What’s a billion? Foster’s Group is finally going to separate its beer and wine businesses, at a cost of more than $1 billion in write-downs. That finally confirms that the move into wine — done one or two managements ago — is a complete and utter dud. “Foster’s expects to recognise a non-cash impairment charge of $1100 million-1300 million (pre-tax) to the carrying value of its wine assets in the 2010 financial year,” the company said. The divorce might not happen if markets are too volatile or the economy weak, but it finally looks like happening. Foster’s says the huge loss is “paper” and won’t worry the banks, but shareholders are going to feel some pain and look like wearing the cost. “As a result of the non-cash impairment charge, the timing and payment of dividends over the next 12 months is expected to change, although the total amount received by shareholders is anticipated to be broadly in line with previous years,” Foster’s warned this morning. That means shareholders will eventually get about 27 cents in dividends for the 2010 financial year, but the payments will be delayed. That’s so typical of Australian companies: management and board make the big deals, draw the big pay packets and bonuses (and golden parachutes when they leave or are jettisoned) and shareholders end up paying the cost.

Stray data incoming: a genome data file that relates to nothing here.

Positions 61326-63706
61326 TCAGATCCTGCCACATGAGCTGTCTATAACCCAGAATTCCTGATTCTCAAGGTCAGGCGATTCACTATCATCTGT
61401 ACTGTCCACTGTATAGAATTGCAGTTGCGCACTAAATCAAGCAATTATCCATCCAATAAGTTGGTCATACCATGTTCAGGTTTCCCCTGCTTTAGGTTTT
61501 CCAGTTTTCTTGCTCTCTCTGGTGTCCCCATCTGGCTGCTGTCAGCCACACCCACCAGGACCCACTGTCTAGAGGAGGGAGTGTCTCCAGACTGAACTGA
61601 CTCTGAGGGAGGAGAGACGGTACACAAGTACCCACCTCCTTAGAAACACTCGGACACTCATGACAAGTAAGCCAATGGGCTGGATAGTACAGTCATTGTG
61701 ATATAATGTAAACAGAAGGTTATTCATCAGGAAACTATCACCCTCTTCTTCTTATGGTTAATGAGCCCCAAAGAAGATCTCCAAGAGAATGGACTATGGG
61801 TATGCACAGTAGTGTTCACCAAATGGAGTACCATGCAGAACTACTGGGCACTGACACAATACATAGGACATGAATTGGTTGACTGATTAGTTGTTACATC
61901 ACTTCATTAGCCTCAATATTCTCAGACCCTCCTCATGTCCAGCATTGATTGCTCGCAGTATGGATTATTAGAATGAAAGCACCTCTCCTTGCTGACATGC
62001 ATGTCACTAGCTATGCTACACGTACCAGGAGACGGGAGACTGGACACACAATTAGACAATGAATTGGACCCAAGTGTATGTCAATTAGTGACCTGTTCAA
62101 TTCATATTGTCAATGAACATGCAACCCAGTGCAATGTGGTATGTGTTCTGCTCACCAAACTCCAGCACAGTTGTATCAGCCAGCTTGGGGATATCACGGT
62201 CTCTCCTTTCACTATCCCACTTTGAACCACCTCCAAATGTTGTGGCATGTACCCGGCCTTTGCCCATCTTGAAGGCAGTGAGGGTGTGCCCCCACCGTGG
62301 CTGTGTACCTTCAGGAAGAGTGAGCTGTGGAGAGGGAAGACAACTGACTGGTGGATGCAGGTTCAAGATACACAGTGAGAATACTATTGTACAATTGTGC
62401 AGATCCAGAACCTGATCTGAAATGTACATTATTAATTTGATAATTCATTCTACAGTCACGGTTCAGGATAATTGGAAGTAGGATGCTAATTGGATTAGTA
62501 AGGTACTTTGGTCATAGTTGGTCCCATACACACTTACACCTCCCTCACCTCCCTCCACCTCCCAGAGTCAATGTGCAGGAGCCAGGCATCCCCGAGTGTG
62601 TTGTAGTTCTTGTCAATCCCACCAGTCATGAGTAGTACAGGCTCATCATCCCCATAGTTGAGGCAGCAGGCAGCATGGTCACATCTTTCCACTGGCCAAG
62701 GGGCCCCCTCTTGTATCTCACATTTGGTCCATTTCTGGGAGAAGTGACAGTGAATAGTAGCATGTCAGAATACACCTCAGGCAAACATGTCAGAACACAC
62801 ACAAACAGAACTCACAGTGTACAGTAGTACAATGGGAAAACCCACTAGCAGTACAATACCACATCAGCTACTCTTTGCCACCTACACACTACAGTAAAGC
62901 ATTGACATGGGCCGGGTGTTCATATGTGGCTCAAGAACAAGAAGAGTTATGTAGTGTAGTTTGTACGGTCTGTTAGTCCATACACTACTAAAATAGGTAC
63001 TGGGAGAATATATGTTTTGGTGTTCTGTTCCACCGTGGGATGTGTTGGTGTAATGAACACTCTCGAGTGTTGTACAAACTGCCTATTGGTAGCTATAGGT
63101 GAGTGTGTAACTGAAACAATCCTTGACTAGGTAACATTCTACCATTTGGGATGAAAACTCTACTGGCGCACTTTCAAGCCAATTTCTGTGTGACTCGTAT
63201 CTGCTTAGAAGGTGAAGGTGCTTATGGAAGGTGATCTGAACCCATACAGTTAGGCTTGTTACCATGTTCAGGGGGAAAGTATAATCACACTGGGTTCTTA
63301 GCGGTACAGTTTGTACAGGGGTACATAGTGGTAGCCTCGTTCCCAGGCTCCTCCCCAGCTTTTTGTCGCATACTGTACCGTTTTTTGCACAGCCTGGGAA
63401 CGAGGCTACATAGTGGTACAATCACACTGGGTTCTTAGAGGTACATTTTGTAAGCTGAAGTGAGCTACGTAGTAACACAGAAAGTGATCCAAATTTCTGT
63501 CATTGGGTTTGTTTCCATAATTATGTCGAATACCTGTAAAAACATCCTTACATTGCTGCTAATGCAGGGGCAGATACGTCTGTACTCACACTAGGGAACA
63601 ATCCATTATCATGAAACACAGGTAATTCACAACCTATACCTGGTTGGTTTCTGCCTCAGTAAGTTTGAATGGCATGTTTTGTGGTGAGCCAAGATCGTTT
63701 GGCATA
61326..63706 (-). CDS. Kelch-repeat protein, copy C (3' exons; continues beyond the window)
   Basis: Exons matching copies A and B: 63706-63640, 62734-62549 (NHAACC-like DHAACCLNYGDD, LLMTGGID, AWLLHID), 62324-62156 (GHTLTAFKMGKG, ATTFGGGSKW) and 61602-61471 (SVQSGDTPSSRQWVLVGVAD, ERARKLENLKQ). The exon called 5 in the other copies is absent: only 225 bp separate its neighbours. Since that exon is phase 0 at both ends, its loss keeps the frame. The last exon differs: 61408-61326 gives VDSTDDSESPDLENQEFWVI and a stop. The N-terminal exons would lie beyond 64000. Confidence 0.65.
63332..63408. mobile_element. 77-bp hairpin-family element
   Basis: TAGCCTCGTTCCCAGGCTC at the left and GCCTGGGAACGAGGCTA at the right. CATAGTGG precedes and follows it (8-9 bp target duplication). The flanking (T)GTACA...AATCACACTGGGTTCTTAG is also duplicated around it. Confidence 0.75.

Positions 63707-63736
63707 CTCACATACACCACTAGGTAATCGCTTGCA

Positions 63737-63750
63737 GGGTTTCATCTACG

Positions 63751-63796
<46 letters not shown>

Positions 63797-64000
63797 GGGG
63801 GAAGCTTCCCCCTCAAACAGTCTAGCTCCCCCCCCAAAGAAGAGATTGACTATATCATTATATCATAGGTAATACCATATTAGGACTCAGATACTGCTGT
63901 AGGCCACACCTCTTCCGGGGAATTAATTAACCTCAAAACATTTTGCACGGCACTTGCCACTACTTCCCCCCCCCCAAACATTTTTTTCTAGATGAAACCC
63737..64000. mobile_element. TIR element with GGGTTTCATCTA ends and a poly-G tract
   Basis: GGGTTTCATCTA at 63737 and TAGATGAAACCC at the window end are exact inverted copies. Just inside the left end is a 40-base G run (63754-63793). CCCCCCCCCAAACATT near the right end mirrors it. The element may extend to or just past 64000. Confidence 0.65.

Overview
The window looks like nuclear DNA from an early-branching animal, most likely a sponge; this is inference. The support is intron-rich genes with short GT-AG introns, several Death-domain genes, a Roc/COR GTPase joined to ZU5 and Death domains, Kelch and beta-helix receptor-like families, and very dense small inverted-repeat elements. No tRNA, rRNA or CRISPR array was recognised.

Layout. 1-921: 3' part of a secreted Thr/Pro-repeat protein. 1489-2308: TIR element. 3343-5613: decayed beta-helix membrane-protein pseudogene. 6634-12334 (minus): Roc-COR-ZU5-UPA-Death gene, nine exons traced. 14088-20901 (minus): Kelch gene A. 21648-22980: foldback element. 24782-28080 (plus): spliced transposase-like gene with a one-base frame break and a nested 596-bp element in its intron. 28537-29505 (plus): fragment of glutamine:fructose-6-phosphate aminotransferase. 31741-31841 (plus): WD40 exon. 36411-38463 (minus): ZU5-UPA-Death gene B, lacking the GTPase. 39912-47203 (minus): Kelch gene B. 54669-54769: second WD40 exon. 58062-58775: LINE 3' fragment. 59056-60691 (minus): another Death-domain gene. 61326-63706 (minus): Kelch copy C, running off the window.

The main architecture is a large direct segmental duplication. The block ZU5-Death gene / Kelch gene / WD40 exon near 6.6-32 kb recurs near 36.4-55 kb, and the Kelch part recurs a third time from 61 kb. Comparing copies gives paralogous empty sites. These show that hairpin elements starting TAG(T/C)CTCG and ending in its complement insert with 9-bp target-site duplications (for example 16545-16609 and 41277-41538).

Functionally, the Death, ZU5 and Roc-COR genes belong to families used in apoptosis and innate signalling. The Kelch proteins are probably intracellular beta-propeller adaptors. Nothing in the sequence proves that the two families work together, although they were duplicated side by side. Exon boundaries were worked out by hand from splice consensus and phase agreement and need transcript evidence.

US rates: another rough day on global markets with tens of billions of dollars in value wiped out. Big falls in Australia, Asia and Europe were first matched in the US, which then staged a late rebound. But the best indicator was the US 10-year Treasury bond yield. Overnight, it hit a 13-month low of 3.06%, lower than the 3.10% on May 6 when the Flash Crash happened on Wall Street. It bounced to 3.16% by the close, which saw the Aussie dollar jump back over the 82 US cent mark and heading towards the 83 cent mark. Yields on all other notes and bonds also fell, with the two-year bond yielding 0.72%, not far from its record low of 0.65%. A month ago the 10-year bond yield was closing in on 4%.